He heard Hatcher shrug his wide shoulders in a creak of the synthetic leather jacket. “Best to be sure. He’s the closest thing I’ve got to a GT link.”
It was Dragon’s turn to shrug. “It’s your money. You’re paying for this too.”
A self-deprecating laugh came from Hatcher. “I suppose the army buddy thing only buys so much loyalty.”
“More than you know.” Dragon let that slip out. Like certain kinds of coded messages he knew Hatcher would recognize it.
“What do you mean?”
“I got an anonymous message about you shortly after you stopped by Manoloff’s. Someone knows about Malagay.” Dragon felt his brain recoil at the memory of the tiny Pacific nation with its steaming jungles, beautiful landscapes, and slaughter. He put a finger on those memories and sent them away like brushing an image off a screen. “Sounded like they wanted to put the blame on you for the whole thing, including the boys we lost. Maybe piss me off to the point I’d do something about it.”
Not surprising to Dragon this piece of information produced a long pause from the Butcher. Hatcher had earned that nickname after dispatching three guerrillas with only a monofilament garrote. The genocide of Malagay, though, had ensured that name stuck with any of the survivors. One of them had let it slip in the closed door testimonials of the investigation and Hatcher had been living with it ever since. Living up to it, in some cases, from what Dragon had heard.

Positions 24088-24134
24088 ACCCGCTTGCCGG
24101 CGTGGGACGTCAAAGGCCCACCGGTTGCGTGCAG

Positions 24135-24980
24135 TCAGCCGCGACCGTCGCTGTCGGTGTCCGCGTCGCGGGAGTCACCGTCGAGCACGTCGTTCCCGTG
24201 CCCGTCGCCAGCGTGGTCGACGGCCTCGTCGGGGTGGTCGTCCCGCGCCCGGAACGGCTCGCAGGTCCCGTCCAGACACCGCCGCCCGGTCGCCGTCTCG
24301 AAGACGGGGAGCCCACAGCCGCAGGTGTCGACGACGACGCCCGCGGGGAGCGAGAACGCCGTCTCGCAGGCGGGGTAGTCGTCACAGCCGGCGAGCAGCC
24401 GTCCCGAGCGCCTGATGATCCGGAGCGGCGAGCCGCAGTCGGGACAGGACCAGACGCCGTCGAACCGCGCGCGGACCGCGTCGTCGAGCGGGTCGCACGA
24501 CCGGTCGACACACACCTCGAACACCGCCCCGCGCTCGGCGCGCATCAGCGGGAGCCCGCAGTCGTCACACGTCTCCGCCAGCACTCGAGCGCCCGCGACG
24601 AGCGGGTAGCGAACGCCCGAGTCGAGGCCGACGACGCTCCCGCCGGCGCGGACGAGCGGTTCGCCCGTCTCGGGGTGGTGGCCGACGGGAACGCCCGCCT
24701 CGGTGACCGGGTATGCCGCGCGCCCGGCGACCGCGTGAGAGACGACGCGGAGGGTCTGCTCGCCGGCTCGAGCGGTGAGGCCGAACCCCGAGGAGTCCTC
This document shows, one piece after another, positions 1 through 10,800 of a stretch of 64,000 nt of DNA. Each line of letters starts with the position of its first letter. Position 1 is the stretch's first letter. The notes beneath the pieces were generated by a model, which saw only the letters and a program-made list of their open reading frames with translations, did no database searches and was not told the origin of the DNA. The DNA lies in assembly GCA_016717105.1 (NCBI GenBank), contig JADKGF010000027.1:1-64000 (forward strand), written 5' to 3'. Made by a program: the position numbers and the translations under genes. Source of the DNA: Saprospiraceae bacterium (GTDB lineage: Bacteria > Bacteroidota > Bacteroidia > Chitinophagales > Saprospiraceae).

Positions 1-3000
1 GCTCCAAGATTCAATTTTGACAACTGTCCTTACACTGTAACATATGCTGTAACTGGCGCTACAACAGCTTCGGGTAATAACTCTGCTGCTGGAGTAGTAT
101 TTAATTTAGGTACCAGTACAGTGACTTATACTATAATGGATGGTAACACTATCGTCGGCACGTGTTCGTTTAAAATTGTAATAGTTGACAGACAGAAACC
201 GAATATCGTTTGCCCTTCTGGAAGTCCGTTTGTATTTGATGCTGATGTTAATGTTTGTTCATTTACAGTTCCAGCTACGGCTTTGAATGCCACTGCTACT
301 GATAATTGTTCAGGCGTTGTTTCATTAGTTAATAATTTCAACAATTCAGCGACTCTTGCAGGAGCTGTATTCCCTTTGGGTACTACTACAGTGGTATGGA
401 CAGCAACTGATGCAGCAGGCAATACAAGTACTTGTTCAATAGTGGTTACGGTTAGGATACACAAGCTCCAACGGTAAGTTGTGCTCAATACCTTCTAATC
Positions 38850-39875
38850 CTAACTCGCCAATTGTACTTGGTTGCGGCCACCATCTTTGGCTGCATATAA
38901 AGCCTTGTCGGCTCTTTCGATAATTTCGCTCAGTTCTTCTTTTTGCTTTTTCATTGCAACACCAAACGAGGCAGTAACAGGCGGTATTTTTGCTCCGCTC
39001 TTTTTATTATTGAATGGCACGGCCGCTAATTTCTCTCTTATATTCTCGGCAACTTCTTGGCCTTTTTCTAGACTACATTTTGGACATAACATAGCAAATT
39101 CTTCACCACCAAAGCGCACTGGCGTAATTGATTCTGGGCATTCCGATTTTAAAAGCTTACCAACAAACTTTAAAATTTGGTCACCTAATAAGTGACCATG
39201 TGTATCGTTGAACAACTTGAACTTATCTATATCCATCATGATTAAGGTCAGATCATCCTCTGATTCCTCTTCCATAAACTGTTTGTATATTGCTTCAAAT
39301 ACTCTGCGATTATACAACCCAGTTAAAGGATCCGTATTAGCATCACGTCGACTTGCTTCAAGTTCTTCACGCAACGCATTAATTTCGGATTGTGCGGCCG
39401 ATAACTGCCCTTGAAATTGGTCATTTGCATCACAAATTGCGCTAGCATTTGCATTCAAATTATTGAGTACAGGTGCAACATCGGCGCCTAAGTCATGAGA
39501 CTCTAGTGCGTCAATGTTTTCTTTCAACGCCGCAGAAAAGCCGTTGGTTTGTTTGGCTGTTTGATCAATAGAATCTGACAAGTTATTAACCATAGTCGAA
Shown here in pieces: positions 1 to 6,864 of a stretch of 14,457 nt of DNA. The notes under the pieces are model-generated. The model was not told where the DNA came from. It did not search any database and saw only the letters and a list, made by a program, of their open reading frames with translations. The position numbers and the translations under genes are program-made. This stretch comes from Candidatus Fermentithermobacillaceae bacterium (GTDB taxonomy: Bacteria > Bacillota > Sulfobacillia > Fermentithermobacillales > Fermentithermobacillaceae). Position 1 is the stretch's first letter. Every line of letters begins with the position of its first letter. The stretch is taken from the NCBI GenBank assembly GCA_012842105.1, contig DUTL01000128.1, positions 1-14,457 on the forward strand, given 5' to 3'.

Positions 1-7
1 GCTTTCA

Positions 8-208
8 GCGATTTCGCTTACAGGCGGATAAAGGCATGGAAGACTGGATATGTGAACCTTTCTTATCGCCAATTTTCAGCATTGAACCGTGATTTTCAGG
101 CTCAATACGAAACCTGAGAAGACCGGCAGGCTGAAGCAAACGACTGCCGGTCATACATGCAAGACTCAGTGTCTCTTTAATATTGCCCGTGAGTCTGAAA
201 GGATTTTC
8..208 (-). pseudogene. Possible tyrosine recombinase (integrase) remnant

As if contemplating this himself Butcher didn’t say anything for a time. Then, “I guess they didn’t know about Kingpin Chase. But it’s not like she got out alive to tell anyone.”
“Right?” Dragon chuckled in his response, wishing he had had the chance to kill the weapons smuggler himself. Only God knew how many people died because of her rifles, mortars, and mines, and that was before the Kansas City Flu.
“Why didn’t you mention this before?” Hatcher spoke from the dark.
Dragon smiled. “I guess they didn’t know that I knew. After all, I’m just a small time casino owner in Madrid.”
Without glancing Hatcher’s way Dragon could almost see his erstwhile companion thinking about the package he had brought from Moscow, the Alon Bar, and how many other underground connections and scams Dragon might be running. Whatever his thoughts he asked, “What if they come after you?
“Not likely. If they pierced my Madrid cover ID to find my service record they know I’m more trouble than it’s worth.” Dragon didn’t add that he could fold up from his casino and disappear if need be, seeing no reason to share it.
“For a man who’s seen what the Flu can do, you’re pretty nonchalant about all this.” Dragon heard a grudging respect in the Butcher’s voice.
“I don’t care if the world ends,” Dragon answered honestly, “but I’d prefer it if it does it after I kick off. I think you’ll keep whoever’s behind all this pretty busy for awhile.” He turned fully to his companion then. “So what’s your plan?”
Another shrug, the same shrug Hatcher always gave when he thought the next step in a plan was obvious. “We figure out who burned Durham and then we eat our way up the food chain.”
Ancient incandescent bulbs flared overhead and both men went painlessly blind for a microsecond as their anti-flash compensators kicked in. Even without the light, they both turned to the entrance of the room they were waiting in, having heard the click of the switch. The Mizrahic stood there, resplendent in his bushy beard, jeweled yarmulke, and robes.
“Your boy’s all ready.”